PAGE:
Uthayakumar, 48, is charged with publishing a seditious letter on a website, an offence which carries a fine of up to RM5,000 or maximum three years' jail or both.

The letter dated Nov 15 was from the Hindu-based activist group, Hindraf, addressed to British Prime Minister Gordon Brown at No 10, Downing Street, London


Tunku Abdul Rahman's great granddaughter
Sharyn Lisa Shufiyan, 24

"Both my parents are Malay. My mum's heritage includes Chinese, Thai and Arab, while my dad is Minangkabau. Due to my skin colour, I am often mistaken for a chinese.

I'm happy that I don't have the typical Malay look but I do get annoyed when people call me Ah Moi or ask me straight up "Are you Chinese or Malay"

Like, why does it matter? Before I used to answer "Malay" but now I'm trying to consciously answer Malaysian instead.

There's this incident from primary school that I remember till today. Someone told me that I will be called last during Judgement Day because I don't have a Muslim name. Of course, I was scared then but now that I'm older, I realise that a name is just a name. It doesn't define you as a good or bad person and there is definitely no such thing as a Muslim name. You can be named Rashid or ALI and still be a Christian.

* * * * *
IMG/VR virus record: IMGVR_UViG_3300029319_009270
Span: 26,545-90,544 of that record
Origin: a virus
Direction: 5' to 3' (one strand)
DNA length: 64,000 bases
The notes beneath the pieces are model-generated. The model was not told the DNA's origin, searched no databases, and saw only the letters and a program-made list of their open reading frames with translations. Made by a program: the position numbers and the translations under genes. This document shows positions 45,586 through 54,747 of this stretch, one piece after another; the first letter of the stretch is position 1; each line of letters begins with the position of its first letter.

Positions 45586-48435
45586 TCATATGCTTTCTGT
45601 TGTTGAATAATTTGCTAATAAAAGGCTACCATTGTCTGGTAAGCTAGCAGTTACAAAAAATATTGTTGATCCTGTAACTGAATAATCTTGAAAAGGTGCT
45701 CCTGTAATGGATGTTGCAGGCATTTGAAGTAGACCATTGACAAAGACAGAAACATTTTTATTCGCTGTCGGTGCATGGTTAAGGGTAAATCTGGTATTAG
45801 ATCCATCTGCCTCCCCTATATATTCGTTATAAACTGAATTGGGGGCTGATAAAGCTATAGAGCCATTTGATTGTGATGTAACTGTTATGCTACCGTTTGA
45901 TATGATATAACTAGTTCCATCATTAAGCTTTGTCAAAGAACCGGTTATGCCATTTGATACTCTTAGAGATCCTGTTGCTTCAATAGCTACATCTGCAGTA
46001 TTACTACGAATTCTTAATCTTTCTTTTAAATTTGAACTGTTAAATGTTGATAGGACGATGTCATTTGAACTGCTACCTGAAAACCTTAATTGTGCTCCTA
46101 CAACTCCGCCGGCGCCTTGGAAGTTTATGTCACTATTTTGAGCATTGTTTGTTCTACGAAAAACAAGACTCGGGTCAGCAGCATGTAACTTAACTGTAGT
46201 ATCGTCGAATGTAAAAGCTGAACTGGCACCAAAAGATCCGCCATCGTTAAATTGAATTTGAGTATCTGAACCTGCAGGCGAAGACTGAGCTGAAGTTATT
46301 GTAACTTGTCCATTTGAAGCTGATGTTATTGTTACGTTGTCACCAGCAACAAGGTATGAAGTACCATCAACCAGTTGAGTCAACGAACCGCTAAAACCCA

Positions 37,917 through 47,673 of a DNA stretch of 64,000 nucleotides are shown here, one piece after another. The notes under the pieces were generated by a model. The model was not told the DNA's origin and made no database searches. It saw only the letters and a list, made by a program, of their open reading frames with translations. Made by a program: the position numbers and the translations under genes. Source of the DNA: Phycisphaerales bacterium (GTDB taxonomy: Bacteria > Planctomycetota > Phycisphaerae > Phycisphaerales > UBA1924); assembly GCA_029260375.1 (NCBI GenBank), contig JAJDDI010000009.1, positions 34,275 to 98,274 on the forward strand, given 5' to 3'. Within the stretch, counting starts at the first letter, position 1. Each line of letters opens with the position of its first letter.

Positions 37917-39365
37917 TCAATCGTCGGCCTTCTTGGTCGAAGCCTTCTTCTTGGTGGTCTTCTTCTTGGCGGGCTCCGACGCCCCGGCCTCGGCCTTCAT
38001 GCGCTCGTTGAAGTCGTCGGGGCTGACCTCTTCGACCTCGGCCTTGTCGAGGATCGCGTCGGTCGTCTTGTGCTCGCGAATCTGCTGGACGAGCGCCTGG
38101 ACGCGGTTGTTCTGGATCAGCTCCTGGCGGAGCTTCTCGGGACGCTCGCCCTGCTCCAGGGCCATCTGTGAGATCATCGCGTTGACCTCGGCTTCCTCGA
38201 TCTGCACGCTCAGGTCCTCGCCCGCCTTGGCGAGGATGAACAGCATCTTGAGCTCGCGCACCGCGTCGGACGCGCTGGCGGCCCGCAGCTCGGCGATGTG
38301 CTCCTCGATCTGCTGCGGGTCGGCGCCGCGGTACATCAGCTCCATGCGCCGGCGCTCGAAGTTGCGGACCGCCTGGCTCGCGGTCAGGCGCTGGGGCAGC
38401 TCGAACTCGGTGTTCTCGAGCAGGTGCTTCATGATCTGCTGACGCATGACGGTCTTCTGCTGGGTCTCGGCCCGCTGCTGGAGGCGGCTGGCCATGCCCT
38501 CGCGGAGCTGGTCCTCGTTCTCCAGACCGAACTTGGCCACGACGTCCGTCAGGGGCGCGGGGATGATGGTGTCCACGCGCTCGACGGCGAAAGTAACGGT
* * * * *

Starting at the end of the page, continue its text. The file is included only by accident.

I've heard of the 1Malaysia concept, but I think we don't need to be told to be united. We've come such a long way that it should already be embedded in our hearts and minds that we are united. Unfortunately, you can still see racial discrimination and polarisation. There is still this ethno-centric view that the Malays are the dominant group and their rights must be protected, and non Malays are forever the outsiders.